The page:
• The county received about $30 million to help expand broadband to rural areas west of Port Angeles for about 1,500 homes and it will add the utility to its services in the coming years, Ozias said.

• More state funding has come in for “foundation public health,” basic elements of health that helped add staff to the county’s health department. Financial support through opioid settlement dollars is expected to begin soon that Ozias said will help “provide services to combat the opioid epidemic.”

• On the West End, Peach said the county collaborated with the Clallam Economic Development Council and City of Forks to attract sawmills tentatively coming online 2024 to provide about 100 family wage jobs.

• Work continues on a Clallam Bay sewer line to support additional housing, he said, along with sewer infrastructure for the City of Forks.

• The county is upgrading its technology with plans for a new website, Johnson said.

• Work continues on chip sealing county roads as needed on a six to seven year cycle, he added.

• To help address housing issues, Johnson said they’ve invited builders, nonprofits and more to provide input. “We know we need to make a difference in housing,” he said. “There’s not one answer … You’re short four million houses in the country now. We can certainly make a dent in that.”


When asked about the tentative closure of the Hood Canal Bridge for repairs sometime between May and September 2023 for five weekends, Johnson said, “they’re more than a little concerned.”

Multiple agencies gave Washington State Department of Transportation staff their preferred schedules for closures, Johnson said, but they must work under certain weather conditions.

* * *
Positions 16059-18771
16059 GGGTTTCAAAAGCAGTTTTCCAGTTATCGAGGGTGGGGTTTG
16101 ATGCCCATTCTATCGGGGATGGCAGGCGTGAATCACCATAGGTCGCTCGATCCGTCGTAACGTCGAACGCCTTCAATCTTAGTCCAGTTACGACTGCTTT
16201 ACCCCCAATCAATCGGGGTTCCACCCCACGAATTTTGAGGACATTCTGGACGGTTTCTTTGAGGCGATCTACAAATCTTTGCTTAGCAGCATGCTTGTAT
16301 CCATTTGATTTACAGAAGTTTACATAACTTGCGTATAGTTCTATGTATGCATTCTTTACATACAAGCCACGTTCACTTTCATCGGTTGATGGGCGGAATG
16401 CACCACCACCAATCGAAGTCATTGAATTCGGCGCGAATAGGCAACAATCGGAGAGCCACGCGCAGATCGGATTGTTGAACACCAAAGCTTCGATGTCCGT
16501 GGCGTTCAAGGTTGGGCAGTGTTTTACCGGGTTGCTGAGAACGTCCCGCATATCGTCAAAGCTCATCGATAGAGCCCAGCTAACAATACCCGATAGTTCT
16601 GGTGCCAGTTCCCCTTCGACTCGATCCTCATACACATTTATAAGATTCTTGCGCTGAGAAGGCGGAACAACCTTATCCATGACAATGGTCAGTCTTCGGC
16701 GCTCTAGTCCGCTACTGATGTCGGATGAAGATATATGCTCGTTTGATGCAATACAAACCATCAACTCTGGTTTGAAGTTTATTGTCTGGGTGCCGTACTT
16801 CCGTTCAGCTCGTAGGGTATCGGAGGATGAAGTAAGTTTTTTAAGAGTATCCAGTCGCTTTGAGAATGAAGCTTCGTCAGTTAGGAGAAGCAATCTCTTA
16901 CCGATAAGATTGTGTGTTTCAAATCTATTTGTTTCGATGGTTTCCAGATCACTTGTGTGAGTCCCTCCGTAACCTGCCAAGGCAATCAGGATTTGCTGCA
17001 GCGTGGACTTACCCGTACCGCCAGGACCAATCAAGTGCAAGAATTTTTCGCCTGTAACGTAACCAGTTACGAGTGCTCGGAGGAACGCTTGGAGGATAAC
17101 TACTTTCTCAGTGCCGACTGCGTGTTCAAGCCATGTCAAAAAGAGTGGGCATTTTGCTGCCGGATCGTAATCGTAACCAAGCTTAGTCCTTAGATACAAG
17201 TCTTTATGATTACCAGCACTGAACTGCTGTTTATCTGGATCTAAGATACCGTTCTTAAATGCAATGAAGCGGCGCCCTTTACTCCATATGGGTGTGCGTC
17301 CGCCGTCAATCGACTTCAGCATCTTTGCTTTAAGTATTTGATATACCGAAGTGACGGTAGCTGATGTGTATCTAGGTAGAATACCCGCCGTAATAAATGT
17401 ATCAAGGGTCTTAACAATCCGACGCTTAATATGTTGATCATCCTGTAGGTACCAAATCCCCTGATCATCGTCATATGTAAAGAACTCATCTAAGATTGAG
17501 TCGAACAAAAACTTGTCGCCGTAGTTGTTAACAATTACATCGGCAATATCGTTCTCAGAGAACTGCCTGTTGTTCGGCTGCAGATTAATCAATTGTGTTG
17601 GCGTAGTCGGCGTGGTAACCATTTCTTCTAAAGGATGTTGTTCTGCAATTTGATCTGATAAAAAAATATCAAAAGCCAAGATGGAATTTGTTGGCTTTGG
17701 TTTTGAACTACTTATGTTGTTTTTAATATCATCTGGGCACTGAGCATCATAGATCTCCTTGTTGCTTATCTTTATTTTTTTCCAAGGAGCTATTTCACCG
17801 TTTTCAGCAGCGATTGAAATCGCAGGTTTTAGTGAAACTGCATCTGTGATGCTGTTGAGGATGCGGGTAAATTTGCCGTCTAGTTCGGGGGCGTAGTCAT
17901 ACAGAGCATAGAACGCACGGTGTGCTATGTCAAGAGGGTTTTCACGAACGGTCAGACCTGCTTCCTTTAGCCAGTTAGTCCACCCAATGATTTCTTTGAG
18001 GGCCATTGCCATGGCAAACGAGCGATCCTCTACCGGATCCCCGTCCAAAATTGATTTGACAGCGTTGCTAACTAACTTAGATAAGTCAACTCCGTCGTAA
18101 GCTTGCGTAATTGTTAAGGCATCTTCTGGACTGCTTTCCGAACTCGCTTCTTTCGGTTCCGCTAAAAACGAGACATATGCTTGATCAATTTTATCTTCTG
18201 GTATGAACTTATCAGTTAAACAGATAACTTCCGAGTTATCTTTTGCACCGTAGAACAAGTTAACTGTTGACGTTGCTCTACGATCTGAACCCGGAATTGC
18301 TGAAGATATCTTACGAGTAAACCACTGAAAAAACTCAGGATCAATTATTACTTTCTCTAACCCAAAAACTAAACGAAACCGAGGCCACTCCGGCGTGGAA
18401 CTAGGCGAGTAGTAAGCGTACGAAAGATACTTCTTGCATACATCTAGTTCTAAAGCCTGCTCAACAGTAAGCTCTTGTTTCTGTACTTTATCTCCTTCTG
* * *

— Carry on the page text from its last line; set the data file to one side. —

“It could have a disastrous impact on us,” he said. “Just about every weekend is a major event on the peninsula in the summer. We’ve reached out already, and we’ll reach out again.”

On climate change, Peach said they’ve gathered people of opposing views from all three county districts to provide input to the Clallam County Climate Action Group. He also said the county’s main pollutants are vehicle emissions and forest fires, and he recommends more management of forests to prevent fires.

Ozias said in the next few years, the county’s new director of Community Development will receive a priority list with a “significant revamp of the county’s comprehensive plan” on top of it.

“I expect a lot of conversation about how climate change should inform the comprehensive plan,” he said.

“It’ll provide a lot of opportunity for folks around the county to give input.”

One element of it will include mitigation for climate change, he said, and efforts they’re already doing, such as the off-channel reservoir.

“There will be conversations about what do we expect in the future? Will there continue to be an influx of climate refugees to our county? What does it look like?” Ozias said.

For more about the Clallam County Commissioners, visit

For more about the Sequim-Dungeness Valley Chamber of Commerce, visit

Editor’s note: Bill Peach is running for reelection for commissioner seat No. 3 against Mike French in the Nov. 8 general election.

Sequim Gazette photo by Matthew Nash/ Clallam County commissioners Randy Johnson, Mark Ozias, and Bill Peach speak during the Sequim-Dungeness Valley Chamber of Commerce luncheon on Sept. 27. They touched on the varying 2023 budget, capital projects and general needs of residents.

Sequim Gazette photo by Matthew Nash/ Clallam County commissioners Randy Johnson, Mark Ozias, and Bill Peach speak during the Sequim-Dungeness Valley Chamber of Commerce luncheon on Sept. 27. They touched on the varying 2023 budget, capital projects and general needs of residents.